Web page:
Brussels, 5 February 2024 – Today, MNI launches its abstract based on a HEOR* Oncology Model, analysing the cost utility of medical nutrition for the management of cancer-related malnutrition in out-of-hospital patient care.
Malnutrition is prevalent amongst patients with cancer and is linked to poorer health outcomes such as reduced tolerance to anticancer therapy, higher complications and risks of infections, and increased mortality. Medical nutrition therapy is associated to a reduced rate of malnutrition-related complications, improved health-related quality of life, shorter length of stay and readmissions, and with direct medical cost savings.
Medical Nutrition International Industry (MNI) recently commissioned an independent impact assessment to evaluate the cost utility of medical nutrition for the management of cancer-related malnutrition in an out-of-hospital setting.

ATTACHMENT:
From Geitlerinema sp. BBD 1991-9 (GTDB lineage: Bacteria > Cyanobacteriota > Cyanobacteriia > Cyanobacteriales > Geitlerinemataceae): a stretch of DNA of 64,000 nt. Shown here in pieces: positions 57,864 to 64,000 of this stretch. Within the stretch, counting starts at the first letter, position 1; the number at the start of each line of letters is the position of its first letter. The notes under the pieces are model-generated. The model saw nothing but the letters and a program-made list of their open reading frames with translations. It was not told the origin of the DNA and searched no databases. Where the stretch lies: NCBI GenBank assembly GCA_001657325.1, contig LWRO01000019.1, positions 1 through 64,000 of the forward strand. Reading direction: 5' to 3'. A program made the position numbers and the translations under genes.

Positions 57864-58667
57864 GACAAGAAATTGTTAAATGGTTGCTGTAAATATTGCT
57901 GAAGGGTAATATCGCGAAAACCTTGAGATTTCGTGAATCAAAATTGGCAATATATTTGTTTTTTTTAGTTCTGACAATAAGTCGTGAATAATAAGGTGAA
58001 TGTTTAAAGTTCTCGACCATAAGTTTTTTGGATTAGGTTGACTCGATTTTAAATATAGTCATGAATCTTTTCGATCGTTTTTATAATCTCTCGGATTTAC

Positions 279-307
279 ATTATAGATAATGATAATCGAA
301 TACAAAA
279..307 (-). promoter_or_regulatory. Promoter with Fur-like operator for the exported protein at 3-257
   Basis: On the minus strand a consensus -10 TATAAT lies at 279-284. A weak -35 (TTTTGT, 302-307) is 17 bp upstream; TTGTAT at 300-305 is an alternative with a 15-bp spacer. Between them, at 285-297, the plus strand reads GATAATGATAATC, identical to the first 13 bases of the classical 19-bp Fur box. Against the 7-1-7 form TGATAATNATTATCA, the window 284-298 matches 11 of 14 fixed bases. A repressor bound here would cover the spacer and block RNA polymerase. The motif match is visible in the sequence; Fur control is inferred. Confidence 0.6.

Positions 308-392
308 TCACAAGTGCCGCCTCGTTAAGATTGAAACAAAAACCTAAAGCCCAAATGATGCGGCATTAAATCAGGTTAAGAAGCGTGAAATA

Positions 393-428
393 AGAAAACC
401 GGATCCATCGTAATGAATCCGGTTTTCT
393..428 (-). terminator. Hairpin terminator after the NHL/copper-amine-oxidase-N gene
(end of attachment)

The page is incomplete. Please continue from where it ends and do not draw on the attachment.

The modelled analysis estimated an increased life expectancy of 14%, 5% and 10% and ICERs of £18,869, £27,465, and £21,284 per QALY gained in lung, colorectal and head and neck cancer patients, respectively. While the use of medical nutrition interventions in home for patients with cancer patients is associated at first sight with an overall cost increase, MNI’s evaluation shows that the estimated ICERs are within the subject country’s standard willingness-to-pay threshold per QALY gain as medical nutrition interventions represent value for money and cost-effective use of healthcare resources.
*Health Economics And Outcome Research
 Medical nutrition encompasses specialised products for nutritional therapy: Oral Nutritional Supplements, Enteral Tube Feeding (via the gastrointestinal tract), and Parenteral Nutrition (intravenous feeding).
Read more under our Nutritional Care and Cancer page